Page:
Today's blog is by special guest
blogger, Mike Berkson, one of the two stars in the stage performance of
Handicap This! which is coming to Owensboro, KY on Thursday, September 20 at
the Riverpark Center. After his birth, the doctor told Mike's parents that Mike
would never speak, walk or think like a normal child. By age three, Mike spoke
more words than his "able-bodied" twin brother. Mike shares that he
and his mom returned to that doctor, "and at her instruction, I said to
him: 'Quit your day job.'" Enjoy!
I have trained myself to be able to laugh off mistakes, both by myself and other people. I have a theory that people are afraid to make a mistake around me because they don’t know how I am going to react to them. So, it is more about me and less about them. I want people to feel comfortable in these types of situations for two reasons:
1) It’s okay to make a mistake.
2) More importantly, it is more than okay to react with humor.
Being able to look at situations with a sense of humor decreases the awkwardness and can lead to a greater understanding of the parties involved. Unfortunately, this phenomenon of mutual laughter almost never happens. I am happy to say, however, that it did happen to me recently and it was nice to see someone laugh at their mistake.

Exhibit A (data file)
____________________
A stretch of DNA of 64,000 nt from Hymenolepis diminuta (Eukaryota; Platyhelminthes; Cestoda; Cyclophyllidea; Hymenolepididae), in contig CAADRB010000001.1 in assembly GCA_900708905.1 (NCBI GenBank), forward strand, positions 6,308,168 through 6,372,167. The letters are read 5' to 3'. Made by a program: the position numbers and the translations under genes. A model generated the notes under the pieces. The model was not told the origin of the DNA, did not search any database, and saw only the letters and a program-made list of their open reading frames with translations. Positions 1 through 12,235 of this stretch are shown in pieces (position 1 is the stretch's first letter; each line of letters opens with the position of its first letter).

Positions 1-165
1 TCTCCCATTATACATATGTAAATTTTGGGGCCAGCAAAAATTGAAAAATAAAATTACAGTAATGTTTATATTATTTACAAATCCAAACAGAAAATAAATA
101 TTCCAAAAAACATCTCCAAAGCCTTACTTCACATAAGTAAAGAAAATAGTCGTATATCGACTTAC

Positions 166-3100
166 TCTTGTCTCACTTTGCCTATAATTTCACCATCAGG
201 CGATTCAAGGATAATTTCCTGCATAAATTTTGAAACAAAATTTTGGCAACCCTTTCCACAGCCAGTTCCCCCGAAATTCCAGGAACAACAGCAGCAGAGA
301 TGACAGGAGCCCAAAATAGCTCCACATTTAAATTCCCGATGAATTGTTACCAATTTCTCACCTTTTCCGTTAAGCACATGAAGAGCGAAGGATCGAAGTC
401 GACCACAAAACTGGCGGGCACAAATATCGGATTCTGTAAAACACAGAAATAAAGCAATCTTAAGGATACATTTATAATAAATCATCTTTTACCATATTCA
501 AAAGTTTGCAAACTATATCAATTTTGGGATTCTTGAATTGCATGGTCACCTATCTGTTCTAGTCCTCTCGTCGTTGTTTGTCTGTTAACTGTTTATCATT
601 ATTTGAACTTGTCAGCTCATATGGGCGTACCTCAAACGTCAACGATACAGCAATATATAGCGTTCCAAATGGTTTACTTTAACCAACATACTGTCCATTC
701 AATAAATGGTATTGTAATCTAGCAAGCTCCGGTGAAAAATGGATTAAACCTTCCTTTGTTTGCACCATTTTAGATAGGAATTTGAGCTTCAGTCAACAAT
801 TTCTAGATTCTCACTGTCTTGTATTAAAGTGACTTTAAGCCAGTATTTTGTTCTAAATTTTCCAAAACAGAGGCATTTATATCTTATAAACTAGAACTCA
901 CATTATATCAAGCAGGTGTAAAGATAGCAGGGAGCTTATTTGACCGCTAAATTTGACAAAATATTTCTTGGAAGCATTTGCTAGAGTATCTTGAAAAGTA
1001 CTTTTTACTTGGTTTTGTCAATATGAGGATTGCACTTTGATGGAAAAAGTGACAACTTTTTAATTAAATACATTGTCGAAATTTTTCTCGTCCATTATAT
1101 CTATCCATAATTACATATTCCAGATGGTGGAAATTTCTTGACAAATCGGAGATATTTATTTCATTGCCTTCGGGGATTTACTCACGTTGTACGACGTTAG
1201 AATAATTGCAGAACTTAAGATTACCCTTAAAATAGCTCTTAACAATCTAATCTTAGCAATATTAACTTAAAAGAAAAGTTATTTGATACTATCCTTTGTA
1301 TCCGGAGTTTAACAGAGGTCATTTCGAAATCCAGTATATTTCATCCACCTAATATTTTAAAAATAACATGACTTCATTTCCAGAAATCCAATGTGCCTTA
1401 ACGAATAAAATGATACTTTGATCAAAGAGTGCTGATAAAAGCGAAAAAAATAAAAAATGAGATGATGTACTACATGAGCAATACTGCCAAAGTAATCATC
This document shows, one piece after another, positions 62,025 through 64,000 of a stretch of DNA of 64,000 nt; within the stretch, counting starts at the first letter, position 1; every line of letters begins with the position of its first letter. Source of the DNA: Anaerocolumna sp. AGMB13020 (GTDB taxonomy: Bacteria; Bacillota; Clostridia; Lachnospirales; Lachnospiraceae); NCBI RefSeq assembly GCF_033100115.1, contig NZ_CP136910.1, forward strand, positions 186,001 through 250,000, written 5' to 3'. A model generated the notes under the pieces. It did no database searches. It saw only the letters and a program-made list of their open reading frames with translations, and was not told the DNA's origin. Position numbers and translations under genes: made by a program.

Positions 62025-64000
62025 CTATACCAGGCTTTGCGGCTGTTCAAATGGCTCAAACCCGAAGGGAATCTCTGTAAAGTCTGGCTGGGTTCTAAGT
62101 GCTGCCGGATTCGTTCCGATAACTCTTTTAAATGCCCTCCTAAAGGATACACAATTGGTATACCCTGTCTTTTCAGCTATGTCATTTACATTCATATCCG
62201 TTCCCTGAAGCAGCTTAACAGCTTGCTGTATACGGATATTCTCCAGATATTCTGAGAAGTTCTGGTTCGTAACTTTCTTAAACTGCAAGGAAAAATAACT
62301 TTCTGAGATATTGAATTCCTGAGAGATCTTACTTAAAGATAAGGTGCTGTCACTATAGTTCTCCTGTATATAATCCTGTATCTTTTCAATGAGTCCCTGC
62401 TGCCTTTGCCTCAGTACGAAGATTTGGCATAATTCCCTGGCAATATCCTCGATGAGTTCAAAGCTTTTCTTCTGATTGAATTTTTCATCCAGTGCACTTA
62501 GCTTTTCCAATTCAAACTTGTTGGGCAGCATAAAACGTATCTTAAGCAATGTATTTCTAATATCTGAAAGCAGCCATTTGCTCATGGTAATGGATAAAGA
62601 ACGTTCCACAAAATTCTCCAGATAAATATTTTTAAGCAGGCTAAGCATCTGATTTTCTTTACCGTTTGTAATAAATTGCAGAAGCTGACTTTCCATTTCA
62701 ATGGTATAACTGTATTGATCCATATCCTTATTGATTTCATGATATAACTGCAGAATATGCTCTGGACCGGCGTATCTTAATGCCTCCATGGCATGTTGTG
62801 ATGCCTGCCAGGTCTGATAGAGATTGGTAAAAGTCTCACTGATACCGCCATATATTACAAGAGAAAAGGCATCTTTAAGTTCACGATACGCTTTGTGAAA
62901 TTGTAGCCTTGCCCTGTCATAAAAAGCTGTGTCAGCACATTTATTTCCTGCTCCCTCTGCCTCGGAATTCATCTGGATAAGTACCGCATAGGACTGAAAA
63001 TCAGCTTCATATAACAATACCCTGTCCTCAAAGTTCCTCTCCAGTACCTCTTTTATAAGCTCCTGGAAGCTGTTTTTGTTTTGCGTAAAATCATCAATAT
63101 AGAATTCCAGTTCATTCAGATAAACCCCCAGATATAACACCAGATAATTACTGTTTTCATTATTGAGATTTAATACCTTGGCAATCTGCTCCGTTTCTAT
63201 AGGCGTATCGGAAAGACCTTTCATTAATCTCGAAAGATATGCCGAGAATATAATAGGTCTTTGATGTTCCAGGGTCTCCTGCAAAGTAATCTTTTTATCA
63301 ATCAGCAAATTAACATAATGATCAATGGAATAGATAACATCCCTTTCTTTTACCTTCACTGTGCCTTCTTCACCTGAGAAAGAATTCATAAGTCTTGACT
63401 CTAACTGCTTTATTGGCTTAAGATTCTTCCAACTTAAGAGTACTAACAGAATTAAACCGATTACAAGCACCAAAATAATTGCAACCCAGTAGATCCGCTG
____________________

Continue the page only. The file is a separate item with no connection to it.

I went to see an ear, nose, and throat specialist because I have been experiencing congestion, coughing, as well as clogged ears. The doctor had to numb the inside of my nose in order to stick a microscope up to see what was going on. After he sprayed my nose, there was definitely some leakage (for lack of a better term). He saw this and immediately offered me a Kleenex. He held it out in such a way for me to take it. Problem. I can’t reach or grab anything let alone a Kleenex. Anyone looking at me can tell that my arms don’t move and my hands don’t grab. There was about a 3 second gap before he realized I would not be able to grab the Kleenex. Most people would say, “I’m really sorry,” or they wouldn’t say anything at all. They would shrug it off and look embarrassed and it would be awkward for the rest of the interaction. This particular fellow looked at me and said, “Man, am I a jackass!” We all looked at each other and laughter ensued. I wasn’t mad at him for offering me the Kleenex, nor was I offended. People make mistakes and that is ok. I know this might seem small, but to me it was a pretty big deal considering that this rarely happens. It left me with a good feeling in 2 ways:
1) I found someone willing to use humor.
2) There is hope out there for more people to act like this.
So remember, regardless of a person’s handicap, never underestimate the power of laughter to ease tension and bring people closer together. That’s what we try to do each and every time we perform.
Visit http://handicapthis.com for more information about Mike and Tim's show.
We want to hear from you! Please share your responses and comments by clicking below on “Comment” – you may post them anonymously or using your gmail.com profile name.
“The educated do not share a common body of information, but a common state of mind.” ~Mason Cooley
Please share our blog with others via Facebook, Twitter, or email!Follow our blog!Click on “Join our Site” below.
Blog content is copyrighted property of Wendell Foster’s Campus for Developmental Disabilities and Carolyn Smith Ferber (and/or other blog authors). Content may be used, duplicated or reprinted only with the expressed authorization of the Wendell Foster’s Campus. Permission for use, duplication or reprints may be made to email@example.com.